For the 2.5 miles of class IV+ whitewater above this run (and shuttle simplifier) see the Ash Camp Write-up.
For a low water perspective and low water photos see CaCreeks
Camping Info: The Following is a posting on Boof.com from Ron Rogers. " A large parcel of USFS public land is crossed by the river at Claiborne Creek. It is easily found because the camping spot is approximately 200-250 yards below the vehicle bridge at the McCloud River Club's private compound. Claiborne Creek, a sizable tributary approx 30 feet wide, comes in on river left. Pull into the mouth and take the short path up to the grassy bench on the right. You will find a well-worn foot path above the camp on public land, constructed by MRC connecting their land on either side of the public land. They also have a little foot bridge over Claiborne Cr, probably on USFS. The upstream (along McCloud) boundary of public land is just on the other side of Claiborne. MRC's full-time caretaker will come visit you. Be polite but firm in your knowledge that this is your public land that you are camping on. Bid him a nice day, and ask if he could spare some extra G&Ts. ;-)~ The river right side of the McCloud holds the brass cap, surveyed, corner monument of the USFS land and there is a sizable triangle-shaped portion of the public land over there. The scribing on the cap shows the approximate (very close) orientation of the two diverging boundary lines extending away from the corner cap and crossing the river. I recommend that you DO NOT CAMP ON RIVER RIGHT of the McCloud at this location. An MRC "No Trespassing" sign is posted about 100 feet on the USFS side of the property line. This large flat is easily accessible by MRC vehicles from their nearby road and any extended boater visit could become unnecessarily contentious, imho. There may be more on this matter later."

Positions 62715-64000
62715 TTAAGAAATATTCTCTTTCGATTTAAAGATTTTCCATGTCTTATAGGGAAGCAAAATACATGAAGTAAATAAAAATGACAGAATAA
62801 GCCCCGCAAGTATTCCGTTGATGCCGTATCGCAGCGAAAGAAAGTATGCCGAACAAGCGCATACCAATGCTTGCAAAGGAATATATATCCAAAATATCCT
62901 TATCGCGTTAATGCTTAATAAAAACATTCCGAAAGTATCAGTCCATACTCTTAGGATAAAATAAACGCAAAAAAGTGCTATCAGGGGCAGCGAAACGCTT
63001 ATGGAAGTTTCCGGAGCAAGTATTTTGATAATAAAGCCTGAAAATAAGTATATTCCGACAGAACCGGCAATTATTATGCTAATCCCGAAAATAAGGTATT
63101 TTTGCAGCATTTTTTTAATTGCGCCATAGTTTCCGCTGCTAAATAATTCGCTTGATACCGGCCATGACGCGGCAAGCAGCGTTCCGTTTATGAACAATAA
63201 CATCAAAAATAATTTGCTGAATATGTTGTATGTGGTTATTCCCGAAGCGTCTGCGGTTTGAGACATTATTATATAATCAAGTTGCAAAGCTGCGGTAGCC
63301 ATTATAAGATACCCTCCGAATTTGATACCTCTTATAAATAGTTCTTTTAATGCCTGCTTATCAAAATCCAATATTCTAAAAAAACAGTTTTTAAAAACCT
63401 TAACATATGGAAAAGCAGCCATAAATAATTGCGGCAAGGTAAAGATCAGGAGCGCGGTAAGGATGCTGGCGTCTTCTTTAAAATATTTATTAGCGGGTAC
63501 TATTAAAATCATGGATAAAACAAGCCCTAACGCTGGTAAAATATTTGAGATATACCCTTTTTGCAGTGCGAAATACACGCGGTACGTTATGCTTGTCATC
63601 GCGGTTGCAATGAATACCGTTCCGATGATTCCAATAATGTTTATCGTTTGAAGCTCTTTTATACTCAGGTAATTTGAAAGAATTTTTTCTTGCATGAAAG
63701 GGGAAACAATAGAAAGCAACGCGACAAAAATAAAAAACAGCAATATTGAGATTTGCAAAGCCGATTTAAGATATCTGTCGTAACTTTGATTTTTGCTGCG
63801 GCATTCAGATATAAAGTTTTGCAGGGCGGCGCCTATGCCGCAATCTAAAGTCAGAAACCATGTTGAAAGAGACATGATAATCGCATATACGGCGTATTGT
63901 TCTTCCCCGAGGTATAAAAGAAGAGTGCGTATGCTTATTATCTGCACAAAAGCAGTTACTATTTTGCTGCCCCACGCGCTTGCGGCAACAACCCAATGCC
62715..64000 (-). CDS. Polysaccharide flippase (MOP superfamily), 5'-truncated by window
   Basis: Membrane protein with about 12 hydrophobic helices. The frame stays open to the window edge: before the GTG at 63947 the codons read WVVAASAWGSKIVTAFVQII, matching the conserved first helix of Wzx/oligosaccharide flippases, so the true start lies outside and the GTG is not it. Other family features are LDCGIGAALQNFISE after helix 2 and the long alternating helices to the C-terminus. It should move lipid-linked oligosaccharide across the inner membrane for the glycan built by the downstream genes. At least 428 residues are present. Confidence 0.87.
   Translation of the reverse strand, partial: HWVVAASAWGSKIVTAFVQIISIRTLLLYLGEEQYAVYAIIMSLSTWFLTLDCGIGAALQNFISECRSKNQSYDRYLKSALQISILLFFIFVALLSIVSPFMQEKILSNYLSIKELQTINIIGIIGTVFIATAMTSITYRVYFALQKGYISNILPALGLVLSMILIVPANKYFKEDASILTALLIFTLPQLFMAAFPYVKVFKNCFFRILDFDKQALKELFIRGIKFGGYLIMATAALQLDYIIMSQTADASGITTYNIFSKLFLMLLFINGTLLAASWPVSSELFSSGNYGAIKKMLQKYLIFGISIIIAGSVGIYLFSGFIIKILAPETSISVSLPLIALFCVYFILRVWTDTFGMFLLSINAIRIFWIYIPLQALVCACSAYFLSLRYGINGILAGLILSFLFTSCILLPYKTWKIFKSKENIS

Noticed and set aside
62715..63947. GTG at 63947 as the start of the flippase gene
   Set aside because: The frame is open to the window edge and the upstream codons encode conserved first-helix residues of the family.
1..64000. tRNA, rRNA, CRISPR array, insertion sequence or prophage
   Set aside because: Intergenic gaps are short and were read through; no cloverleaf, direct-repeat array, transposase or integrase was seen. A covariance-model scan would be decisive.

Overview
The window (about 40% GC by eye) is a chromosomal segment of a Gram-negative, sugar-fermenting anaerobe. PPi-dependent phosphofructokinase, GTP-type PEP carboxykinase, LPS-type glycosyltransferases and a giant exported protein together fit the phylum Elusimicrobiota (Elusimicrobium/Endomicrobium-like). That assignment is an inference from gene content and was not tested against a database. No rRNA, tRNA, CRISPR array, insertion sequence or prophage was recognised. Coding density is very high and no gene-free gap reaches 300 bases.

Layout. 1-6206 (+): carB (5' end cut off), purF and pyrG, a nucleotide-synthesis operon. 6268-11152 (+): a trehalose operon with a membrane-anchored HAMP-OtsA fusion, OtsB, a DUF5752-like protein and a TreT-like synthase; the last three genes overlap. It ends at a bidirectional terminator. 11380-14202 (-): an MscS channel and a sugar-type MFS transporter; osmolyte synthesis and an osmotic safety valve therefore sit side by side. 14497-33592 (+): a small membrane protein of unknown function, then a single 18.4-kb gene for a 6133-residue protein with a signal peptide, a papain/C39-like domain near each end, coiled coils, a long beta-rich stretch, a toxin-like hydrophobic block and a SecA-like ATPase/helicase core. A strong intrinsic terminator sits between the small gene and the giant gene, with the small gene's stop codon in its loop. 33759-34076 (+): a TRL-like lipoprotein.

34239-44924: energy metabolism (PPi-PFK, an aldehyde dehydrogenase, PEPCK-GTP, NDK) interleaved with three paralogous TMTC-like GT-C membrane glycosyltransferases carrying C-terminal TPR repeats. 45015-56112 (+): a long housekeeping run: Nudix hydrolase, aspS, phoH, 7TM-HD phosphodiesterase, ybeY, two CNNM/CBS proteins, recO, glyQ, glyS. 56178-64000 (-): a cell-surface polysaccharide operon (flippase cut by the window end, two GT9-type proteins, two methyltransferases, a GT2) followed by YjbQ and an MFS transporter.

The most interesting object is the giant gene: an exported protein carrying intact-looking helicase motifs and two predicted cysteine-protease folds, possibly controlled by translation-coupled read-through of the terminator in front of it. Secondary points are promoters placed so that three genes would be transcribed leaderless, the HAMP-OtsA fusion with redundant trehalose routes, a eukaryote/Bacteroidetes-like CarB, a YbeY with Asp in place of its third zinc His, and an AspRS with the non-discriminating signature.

Take-out: From Highway 5 take Gillman Road east (South of Dunsmuir some 20 miles). Follow for 17 miles to the bridge over the McCloud arm of Lake Shasta.
Put-in: Continue North on Highway 5, Take Highway 89 east towards McCloud. Once in the town of McCloud, take Squaw Valley Road. Continue down to the lake. Ignore the turn that leads 100 yards down to a boat ramp (that is the Upper McCloud take-out). After following the lake you will go up a short arm of the lake, there is a dirt road at the end of the arm. Follow this dirt road 6 miles to Ah-di-na campground.
View McCloud, Lower in a larger map